Recently I was reading an internet forum regarding the Presidential election. A commenter was lamenting that other people were “low information voters.” I thought about this and came to the conclusion that in a sense we all are dealing with “low information.” Here’s why …
The nature of most organizations, especially the media is to insure self-survival. How do they do this? By providing valuable goods or services to their customers/audiences/members!
Is there a non-partisan and unbiased arbiter who determines which organizations are performing well and which are not? In most industries, no. It is instead left up to the customers/audiences/members to individually decide. Are they qualified? And even in industries that do have professional boards or governance organizations that maintain standards, often times they are slow to discipline poor performing members.
The media and many churches for that matter are no different. Read more
This morning I came across a wonderful essay from Mike Sessler, ‘the Godfather’ of church-tech podcasting and blogging, entitled “Only People Last.”
Mike eloquently describes the feelings of frustration he had when he found out that much of the hard work he and his team put in at a church has now fallen into disrepair and neglect. Mike reminds us that in church tech it is the relationships that matter. And it is the impact from those relationships which can last decades, or eternity, if we choose to use our influence to help or pour into others. Have you read Mike’s blog post? If not, click on the link and read it. It’s worth it.
Remember the good old days for equipment? When A/V/L gear took three-to-five times the rack space than it does now and weighed exponentially more than would be commensurate for its footprint?
We’ve come a long way and most of us are pretty happy with the technological advancements and progress we’ve been able to see. But there is a dark side to the advances in A/V/L manufacturing, miniaturization and the commoditization of technology. Do you know what it is?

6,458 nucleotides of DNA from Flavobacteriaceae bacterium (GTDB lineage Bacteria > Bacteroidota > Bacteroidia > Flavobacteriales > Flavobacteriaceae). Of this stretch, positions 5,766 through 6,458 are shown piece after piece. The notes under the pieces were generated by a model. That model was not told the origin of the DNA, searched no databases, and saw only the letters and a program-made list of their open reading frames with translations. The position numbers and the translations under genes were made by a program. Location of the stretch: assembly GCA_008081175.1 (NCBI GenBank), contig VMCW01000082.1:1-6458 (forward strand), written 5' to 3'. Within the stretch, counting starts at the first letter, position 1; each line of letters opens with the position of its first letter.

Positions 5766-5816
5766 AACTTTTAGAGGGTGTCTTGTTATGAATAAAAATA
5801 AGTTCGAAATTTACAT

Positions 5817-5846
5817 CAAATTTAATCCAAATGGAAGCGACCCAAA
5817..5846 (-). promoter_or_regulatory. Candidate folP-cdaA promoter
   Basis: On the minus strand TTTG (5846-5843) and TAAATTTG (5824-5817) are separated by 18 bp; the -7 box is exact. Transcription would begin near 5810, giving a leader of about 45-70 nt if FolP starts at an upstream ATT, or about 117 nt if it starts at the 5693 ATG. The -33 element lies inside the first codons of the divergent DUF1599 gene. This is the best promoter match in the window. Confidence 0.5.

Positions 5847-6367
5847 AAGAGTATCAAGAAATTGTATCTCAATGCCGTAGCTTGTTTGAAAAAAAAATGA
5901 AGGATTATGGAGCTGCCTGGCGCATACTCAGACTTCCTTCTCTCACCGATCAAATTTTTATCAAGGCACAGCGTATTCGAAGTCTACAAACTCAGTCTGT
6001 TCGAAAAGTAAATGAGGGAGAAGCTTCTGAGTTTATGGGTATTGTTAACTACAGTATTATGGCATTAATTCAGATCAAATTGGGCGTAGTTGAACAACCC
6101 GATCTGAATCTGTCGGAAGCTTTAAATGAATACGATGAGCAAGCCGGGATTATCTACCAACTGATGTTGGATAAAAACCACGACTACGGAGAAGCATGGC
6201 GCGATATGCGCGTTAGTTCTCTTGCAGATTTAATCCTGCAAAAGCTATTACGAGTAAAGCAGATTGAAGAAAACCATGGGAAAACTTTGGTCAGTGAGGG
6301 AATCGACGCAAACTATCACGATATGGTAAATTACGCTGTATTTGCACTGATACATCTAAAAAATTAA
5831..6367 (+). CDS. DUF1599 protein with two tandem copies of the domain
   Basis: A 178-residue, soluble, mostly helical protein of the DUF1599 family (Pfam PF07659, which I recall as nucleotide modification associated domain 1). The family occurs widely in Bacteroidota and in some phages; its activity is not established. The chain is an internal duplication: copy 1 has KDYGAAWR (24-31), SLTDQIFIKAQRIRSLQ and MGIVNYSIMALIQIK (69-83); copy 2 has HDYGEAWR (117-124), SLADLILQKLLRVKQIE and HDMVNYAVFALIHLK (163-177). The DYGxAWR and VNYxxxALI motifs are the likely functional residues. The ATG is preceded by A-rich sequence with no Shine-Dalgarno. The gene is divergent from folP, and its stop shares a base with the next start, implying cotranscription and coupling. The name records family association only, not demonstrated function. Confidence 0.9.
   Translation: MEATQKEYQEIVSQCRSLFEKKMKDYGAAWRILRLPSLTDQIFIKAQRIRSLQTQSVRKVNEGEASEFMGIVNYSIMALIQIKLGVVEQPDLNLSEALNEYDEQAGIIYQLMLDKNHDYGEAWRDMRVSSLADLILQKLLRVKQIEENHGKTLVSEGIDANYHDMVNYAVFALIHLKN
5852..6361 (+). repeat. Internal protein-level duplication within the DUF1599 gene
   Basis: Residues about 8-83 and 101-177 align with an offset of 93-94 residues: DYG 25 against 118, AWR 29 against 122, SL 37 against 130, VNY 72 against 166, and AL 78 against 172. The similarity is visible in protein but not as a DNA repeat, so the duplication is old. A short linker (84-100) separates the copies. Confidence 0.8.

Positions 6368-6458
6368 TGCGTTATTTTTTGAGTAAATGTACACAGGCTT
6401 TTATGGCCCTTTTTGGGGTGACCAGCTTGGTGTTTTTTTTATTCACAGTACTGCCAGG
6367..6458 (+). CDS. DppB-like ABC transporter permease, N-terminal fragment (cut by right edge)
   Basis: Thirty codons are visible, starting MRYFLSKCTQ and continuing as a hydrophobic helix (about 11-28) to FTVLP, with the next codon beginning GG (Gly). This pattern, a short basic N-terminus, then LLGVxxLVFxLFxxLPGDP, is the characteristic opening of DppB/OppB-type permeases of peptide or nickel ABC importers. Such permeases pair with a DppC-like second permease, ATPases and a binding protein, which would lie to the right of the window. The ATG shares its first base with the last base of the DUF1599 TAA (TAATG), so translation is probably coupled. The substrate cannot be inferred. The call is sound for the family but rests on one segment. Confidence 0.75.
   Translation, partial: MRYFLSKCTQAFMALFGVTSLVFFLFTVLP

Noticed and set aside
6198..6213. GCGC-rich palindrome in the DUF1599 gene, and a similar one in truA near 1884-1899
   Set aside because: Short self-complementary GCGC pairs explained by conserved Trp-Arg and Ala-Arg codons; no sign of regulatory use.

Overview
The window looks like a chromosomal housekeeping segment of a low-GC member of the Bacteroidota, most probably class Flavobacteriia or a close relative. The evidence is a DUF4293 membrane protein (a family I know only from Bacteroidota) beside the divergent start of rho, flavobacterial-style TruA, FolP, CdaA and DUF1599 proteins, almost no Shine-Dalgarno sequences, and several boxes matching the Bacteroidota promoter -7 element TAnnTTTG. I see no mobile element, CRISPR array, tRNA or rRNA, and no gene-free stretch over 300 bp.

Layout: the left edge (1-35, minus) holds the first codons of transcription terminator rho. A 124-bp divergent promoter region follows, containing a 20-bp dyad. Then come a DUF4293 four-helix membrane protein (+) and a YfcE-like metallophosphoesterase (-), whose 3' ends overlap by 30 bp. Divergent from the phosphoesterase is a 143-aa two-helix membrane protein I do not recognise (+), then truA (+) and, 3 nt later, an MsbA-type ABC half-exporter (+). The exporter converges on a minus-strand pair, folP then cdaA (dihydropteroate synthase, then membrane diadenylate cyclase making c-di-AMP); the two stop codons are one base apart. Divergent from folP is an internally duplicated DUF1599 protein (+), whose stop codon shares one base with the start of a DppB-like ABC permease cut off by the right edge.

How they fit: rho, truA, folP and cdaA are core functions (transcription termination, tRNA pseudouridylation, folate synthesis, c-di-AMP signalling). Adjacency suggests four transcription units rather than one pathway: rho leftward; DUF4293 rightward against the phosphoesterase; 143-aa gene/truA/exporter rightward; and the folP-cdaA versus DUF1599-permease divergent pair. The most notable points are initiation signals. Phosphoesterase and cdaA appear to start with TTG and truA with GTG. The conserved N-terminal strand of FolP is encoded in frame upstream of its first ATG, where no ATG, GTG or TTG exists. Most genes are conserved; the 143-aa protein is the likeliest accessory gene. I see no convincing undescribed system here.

Recently on a photography internet forum someone posed the question:
“Can you be a good photographer without a car? It seems to me that photographers that have cars can have greater freedom in finding locations and venues for photo shoots where those who don’t have a car or access to one either have to pay a lot of money for a studio rental or give up on the hobby completely.”
As I was thinking about the question I considered my own photography-hobby. How often I had considered getting up a 4AM to travel to some location away from my home, ready to shoot just as the light would be “just right!” I thought about how difficult it would be to get to those locations without a vehicle. I’ll admit I started thinking.., at least for the type of photography I enjoy, even demand of myself, that a car is pretty essential. Read more
We’ve had a great conversation about the NBC production of “The Wiz, Live!” So today we are going to wrap things up. If you haven’t been with us for the whole journey – be sure and rewind to Part 1 and get caught up!
[Mark]: Tom, in this series was really we focused on learning from “The Wiz, Live!” Hopefully, we sparked some interest where people will take a closer look at these big, TV events. If you were to talk to someone who says “I’m a church tech guy, not a Broadway fan”, what would you say to inspire him or her to take a closer look at this kind of production? Read more
The reviews for the TV week are out and “The Wiz, Live” ranked in the top 5 in the 18-49 demographic. So let’s continue our discussion to see what those of us in church production can learn from one of the key guys in terms of making it happen.